NOT GREAT, NOT BAD – THE PLAYERS OF TIER 4

Rank Name Team Prev. Rank
16 Isiah Kiner-Falefa TEX 21
17 Marcus Semien TOR 12
18 Jake Cronenworth SD 8
19 Tommy Edman STL 10
20 Didi Gregorius PHI 15

It is hard to figure out just who Marcus Semien is one month into the season. He shows signs that he is the player he was last year thanks to a .211 batting average and .290 on-base percentage. But after hitting only seven dingers last season with 23 RBI, he already has five homers and 10 RBI in 2021. And in what is probably a bit of a surprise, he has six steals already. Semien is likely showing us exactly what kind of hitter he will be this season, a low-average, high-power hitter. If you don’t care about batting average and on-base percentage and you are a Semien owner, you will likely take his current production all season.

TIER 5 – WELCOME TO THE LIST

Rank Name Team Prev. Rank
21 Brandon Crawford SF NR
22 Paul DeJong STL NR
23 Miguel Rojas MIA 20
24 Freddy Galvis BAL NR
25 Kiké Hernandez BOS NR

This final tier is really a collection of players who are just doing enough to make themselves relevant to fantasy owners. Example one is Brandon Crawford, who is hitting .205 this season but has scored 10 runs, slugged four homers, and now has 10 RBI. Paul DeJong dropped out of the rankings two weeks ago, thanks to a two-week stretch in which he hit three homes and drove in six, DeJong moves back into the rankings at 22nd.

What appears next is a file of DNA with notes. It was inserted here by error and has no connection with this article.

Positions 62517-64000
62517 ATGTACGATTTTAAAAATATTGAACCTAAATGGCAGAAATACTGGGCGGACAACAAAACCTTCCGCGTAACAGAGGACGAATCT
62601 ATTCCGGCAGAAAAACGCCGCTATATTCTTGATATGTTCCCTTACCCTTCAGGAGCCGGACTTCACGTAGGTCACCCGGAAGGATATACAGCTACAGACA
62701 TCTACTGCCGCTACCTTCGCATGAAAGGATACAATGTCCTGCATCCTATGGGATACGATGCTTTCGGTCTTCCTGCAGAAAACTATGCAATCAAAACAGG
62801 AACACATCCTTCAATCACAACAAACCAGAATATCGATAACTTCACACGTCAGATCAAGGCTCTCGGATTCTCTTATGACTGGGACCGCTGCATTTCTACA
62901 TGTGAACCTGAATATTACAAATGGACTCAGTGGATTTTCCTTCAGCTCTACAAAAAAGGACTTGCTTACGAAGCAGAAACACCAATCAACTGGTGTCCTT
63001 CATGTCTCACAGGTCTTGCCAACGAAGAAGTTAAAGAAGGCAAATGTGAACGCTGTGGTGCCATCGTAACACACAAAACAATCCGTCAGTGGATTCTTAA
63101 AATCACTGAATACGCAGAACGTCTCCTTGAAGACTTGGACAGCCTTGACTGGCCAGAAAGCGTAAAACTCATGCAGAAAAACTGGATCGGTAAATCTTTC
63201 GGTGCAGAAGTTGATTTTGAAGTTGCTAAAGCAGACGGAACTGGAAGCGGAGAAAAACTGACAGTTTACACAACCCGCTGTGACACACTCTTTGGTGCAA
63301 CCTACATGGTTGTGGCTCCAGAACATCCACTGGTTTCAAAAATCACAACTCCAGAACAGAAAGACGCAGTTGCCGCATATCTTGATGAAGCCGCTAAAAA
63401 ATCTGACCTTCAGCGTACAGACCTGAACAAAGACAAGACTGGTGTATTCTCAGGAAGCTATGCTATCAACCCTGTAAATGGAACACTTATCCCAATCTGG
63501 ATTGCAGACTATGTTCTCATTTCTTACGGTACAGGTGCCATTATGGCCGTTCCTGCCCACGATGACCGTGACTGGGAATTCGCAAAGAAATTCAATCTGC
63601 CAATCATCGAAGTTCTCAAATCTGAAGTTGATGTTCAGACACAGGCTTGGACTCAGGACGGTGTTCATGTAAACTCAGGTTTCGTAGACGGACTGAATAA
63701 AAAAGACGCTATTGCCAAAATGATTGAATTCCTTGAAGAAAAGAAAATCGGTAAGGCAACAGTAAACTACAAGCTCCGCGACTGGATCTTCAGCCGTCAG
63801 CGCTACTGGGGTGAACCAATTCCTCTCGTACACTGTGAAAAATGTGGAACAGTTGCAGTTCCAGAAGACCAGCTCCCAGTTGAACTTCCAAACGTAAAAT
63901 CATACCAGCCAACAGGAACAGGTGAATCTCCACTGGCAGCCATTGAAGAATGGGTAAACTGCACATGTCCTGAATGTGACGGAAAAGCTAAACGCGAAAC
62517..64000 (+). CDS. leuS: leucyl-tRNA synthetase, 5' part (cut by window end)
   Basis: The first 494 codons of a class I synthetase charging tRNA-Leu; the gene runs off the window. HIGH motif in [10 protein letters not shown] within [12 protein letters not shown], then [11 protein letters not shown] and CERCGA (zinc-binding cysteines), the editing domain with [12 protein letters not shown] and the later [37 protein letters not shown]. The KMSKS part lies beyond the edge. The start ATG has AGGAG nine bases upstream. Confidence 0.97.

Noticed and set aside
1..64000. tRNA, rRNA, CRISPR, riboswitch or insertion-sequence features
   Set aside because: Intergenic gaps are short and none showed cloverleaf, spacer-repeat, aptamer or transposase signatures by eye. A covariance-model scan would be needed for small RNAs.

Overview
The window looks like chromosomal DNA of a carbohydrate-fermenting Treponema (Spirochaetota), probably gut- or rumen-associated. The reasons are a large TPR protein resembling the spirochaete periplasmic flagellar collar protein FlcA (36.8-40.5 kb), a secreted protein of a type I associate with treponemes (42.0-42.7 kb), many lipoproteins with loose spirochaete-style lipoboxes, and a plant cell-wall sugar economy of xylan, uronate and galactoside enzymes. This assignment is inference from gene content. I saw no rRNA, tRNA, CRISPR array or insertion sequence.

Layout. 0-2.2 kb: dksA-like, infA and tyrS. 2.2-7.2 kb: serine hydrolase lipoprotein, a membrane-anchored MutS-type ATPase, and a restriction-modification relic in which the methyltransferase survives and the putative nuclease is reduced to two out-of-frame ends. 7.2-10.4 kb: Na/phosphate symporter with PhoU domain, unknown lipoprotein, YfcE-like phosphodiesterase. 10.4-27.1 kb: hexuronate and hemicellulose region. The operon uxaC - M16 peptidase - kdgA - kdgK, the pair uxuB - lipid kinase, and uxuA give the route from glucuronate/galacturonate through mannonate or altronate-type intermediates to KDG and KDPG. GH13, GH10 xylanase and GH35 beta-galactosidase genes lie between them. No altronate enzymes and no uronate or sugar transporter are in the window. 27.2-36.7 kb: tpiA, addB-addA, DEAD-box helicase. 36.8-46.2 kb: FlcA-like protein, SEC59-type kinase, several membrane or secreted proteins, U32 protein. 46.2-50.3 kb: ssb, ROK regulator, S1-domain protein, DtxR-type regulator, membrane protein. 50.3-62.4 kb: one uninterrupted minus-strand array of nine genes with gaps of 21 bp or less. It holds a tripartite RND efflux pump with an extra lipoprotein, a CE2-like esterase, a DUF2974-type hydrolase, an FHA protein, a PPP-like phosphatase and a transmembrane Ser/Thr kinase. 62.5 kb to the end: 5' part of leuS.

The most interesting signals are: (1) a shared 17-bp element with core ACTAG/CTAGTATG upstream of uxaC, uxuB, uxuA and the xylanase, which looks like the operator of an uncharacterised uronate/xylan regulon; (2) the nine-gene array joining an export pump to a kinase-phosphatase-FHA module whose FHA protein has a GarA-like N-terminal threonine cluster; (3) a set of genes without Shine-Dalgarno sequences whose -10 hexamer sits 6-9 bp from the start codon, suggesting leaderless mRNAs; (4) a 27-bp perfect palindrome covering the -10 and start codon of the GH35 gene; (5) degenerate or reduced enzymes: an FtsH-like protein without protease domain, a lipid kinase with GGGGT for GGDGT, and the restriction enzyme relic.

Freddy Galvis is owned by only nine percent of ESPN fantasy players and five percent of Yahoo players. Not surprising for someone with two homers and six RBI with a .458 slugging percentage. But if you added him due as an injury replacement the last two weeks or were seeing into the future, congratulations. Galvis didn’t set any records, but he did put up a slash line of .370-.393-630.

DROPPED OUT

Name Team Prev. Rank
Jean Segura PHI 7
Eugenio Suarez CIN 16
Donovan Solano SF 22
Ketel Marte ARI 23
Francisco Lindor NYM 24

We discussed Francisco Lindor, so there is no need to talk about him anymore. Jean Segura, Donovan Solano, and Ketel Marte dropped out of the rankings due to injuries as they have not provided anything to fantasy players for the last two weeks or longer. That can not be said of Eugenio Suarez.

I’m sure tons of fantasy owners were happy to see Suarez move to shortstop for the Reds. Not only would it give owners the ability to play him at two positions, but his power had to look good at shortstop. Well, so much for those plans as Suarez has been a disappointment so far in 2021. His slash line is only .130-.229-.304. He does have 14 runs scored but has only four homers and a measly nine RBI. That is not the kind of production expected of Suarez.